A lively subject rendered lifeless and dull.



Kafka-Gibbons (Love Enter, 1993) schematically addresses one of life’s big subjects, marriage—in this case, a gay union and the potential nuptials of a young woman and a much older man.

The author sets the scene, in Washington’s hip Dupont Circle area, with all the right detail, from trendy bookshops and restaurants to lifestyle accessories, but his characters are merely big pegs on which he hangs appropriate labels. Their carefully created personas are ultimately flat. They’re also smugly p.c., which makes whatever they’re discussing sound more like preaching than talking points. Wealthy Jon Allard, a history professor, lives with Peter, a novelist, and with Nita, Jon’s seven-year-old niece—an annoyingly cute little girl, with her own gallery where she sells her “artwork.” Nita is the daughter of Jon’s troubled sister, Valerie, whose new baby, Sam, soon joins them after Valerie tries to smother him. Peter stays home and takes care of the kids. He’d like to be legally married to Jon so they could properly adopt them. And help may be at hand. Jon’s father, Bailey, a federal judge (modeled, we’re told, on Supreme Court Justice William O. Douglas) is not only sympathetic to their dilemma but about to hear a case involving a gay couple, married in another state (read: Vermont), who are contesting the IRS charge that for tax-purposes they are single. Wealthy Bailey, a 67-year-old widower, lives in a roomy townhouse just off Dupont Circle, and when his family worries about him being alone, he advertises for a student to share his digs. Twentysomething third-year law student Louisa Robbins applies, and the two are soon smitten. Still, Bailey worries about the age gap. After the gay-marriage case is argued, with generous dollops of legalese, Bailey starts writing his own opinion—a decision that will also affect Jon and Peter.

A lively subject rendered lifeless and dull.

Pub Date: May 11, 2001

ISBN: 0-395-86932-3

Page Count: 256

Publisher: Houghton Mifflin

Review Posted Online: May 20, 2010

Kirkus Reviews Issue: March 15, 2001

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A strict report, worthy of sympathy.


A violent surfacing of adolescence (which has little in common with Tarkington's earlier, broadly comic, Seventeen) has a compulsive impact.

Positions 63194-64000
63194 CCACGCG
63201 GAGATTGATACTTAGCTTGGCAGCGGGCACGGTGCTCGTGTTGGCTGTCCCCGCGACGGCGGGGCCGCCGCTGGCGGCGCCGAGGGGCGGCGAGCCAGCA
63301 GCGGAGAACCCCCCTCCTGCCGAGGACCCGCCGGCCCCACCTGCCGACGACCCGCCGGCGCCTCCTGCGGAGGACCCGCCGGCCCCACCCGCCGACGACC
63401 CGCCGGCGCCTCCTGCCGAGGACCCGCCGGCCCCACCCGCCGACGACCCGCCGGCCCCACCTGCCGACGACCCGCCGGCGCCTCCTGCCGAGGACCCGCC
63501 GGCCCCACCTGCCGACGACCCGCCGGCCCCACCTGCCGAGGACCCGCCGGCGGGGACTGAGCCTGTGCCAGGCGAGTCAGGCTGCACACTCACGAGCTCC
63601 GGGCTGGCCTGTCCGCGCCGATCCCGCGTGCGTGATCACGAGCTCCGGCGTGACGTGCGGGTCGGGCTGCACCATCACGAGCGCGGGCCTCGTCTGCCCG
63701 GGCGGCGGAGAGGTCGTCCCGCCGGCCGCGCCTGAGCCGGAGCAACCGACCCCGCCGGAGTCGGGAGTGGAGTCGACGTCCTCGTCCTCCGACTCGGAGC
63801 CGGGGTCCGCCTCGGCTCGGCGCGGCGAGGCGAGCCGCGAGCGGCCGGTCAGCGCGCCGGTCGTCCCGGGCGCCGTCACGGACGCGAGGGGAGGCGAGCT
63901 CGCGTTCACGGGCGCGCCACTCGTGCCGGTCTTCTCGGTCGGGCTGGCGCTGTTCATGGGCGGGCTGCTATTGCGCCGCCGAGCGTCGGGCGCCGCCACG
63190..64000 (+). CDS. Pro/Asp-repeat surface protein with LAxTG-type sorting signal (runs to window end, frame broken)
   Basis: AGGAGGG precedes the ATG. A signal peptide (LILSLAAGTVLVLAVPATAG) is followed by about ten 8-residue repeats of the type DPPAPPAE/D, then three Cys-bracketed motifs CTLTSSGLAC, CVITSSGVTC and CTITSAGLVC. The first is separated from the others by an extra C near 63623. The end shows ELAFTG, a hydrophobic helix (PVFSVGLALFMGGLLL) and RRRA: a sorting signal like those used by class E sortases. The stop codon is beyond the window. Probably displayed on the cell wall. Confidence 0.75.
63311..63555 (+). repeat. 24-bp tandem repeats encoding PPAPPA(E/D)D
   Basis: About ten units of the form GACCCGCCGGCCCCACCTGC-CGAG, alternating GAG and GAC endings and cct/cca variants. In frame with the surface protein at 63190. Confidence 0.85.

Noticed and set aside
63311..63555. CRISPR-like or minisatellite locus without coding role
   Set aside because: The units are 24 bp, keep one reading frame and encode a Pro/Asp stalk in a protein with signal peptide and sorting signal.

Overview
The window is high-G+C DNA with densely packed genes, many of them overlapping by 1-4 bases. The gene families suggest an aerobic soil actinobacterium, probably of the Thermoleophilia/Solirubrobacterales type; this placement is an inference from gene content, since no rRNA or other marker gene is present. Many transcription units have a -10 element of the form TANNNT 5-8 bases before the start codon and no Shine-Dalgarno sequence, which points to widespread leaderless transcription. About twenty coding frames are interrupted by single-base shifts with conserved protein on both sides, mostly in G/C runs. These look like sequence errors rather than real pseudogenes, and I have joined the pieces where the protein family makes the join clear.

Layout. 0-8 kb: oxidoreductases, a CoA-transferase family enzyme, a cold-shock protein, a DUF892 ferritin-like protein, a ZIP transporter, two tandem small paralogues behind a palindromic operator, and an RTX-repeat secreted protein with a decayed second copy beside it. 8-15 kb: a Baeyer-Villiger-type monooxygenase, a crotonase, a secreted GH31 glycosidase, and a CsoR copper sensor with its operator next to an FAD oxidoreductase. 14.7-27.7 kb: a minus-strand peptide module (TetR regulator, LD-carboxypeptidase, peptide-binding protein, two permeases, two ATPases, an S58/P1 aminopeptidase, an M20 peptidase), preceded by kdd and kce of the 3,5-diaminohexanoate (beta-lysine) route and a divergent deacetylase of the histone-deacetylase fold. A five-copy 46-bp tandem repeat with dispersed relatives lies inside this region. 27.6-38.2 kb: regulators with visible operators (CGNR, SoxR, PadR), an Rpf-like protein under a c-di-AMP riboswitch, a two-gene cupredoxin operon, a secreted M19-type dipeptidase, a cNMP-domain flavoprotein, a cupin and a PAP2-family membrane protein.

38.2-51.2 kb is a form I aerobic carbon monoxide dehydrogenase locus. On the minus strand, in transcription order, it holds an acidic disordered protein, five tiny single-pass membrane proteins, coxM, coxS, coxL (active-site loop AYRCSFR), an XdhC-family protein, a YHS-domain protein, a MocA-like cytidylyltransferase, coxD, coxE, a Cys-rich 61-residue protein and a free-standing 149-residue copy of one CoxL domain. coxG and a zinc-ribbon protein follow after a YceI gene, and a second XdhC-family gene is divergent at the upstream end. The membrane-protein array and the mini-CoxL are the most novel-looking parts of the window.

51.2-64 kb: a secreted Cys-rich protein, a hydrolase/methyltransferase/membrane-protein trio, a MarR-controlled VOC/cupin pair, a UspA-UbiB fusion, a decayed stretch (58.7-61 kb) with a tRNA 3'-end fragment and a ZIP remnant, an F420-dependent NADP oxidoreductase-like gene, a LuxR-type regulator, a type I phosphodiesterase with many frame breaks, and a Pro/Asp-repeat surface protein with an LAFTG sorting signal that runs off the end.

"Nobody big except me" is the dream world of Holden Caulfield and his first person story is down to the basic, drab English of the pre-collegiate. For Holden is now being bounced from fancy prep, and, after a vicious evening with hall- and roommates, heads for New York to try to keep his latest failure from his parents. He tries to have a wild evening (all he does is pay the check), is terrorized by the hotel elevator man and his on-call whore, has a date with a girl he likes—and hates, sees his 10 year old sister, Phoebe. He also visits a sympathetic English teacher after trying on a drunken session, and when he keeps his date with Phoebe, who turns up with her suitcase to join him on his flight, he heads home to a hospital siege. This is tender and true, and impossible, in its picture of the old hells of young boys, the lonesomeness and tentative attempts to be mature and secure, the awful block between youth and being grown-up, the fright and sickness that humans and their behavior cause the challenging, the dramatization of the big bang. It is a sorry little worm's view of the off-beat of adult pressure, of contemporary strictures and conformity, of sentiment….

A strict report, worthy of sympathy.

Pub Date: June 15, 1951

ISBN: 0316769177

Page Count: -

Publisher: Little, Brown

Review Posted Online: Nov. 2, 2011

Kirkus Reviews Issue: June 15, 1951

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Shalvis’ latest retains her spark and sizzle.


Piper Manning is determined to sell her family’s property so she can leave her hometown behind, but when her siblings come back with life-changing secrets and her sexy neighbor begins to feel like “The One,” she might have to redo her to-do list.

As children, Piper and her younger siblings, Gavin and Winnie, were sent to live with their grandparents in Wildstone, California, from the Congo after one of Gavin’s friends was killed. Their parents were supposed to meet them later but never made it. Piper wound up being more of a parent than her grandparents, though: “In the end, Piper had done all the raising. It’d taken forever, but now, finally, her brother and sister were off living their own lives.” Piper, the queen of the bullet journal, plans to fix up the family’s lakeside property her grandparents left the three siblings when they died. Selling it will enable her to study to be a physician’s assistant as she’s always wanted. However, just as the goal seems in sight, Gavin and Winnie come home, ostensibly for Piper’s 30th birthday, and then never leave. Turns out, Piper’s brother and sister have recently managed to get into a couple buckets of trouble, and they need some time to reevaluate their options. They aren’t willing to share their problems with Piper, though they’ve been completely open with each other. And Winnie, who’s pregnant, has been very open with Piper’s neighbor Emmitt Reid and his visiting son, Camden, since the baby’s father is Cam’s younger brother, Rowan, who died a few months earlier in a car accident. Everyone has issues to navigate, made more complicated by Gavin and Winnie’s swearing Cam to secrecy just as he and Piper try—and fail—to ignore their attraction to each other. Shalvis keeps the physical and emotional tension high, though the siblings’ refusal to share with Piper becomes tedious and starts to feel childish.

Shalvis’ latest retains her spark and sizzle.

Pub Date: Jan. 28, 2020

ISBN: 978-0-06-296139-6

Page Count: 384

Publisher: Morrow/HarperCollins

Review Posted Online: Oct. 28, 2019

Kirkus Reviews Issue: Nov. 15, 2019

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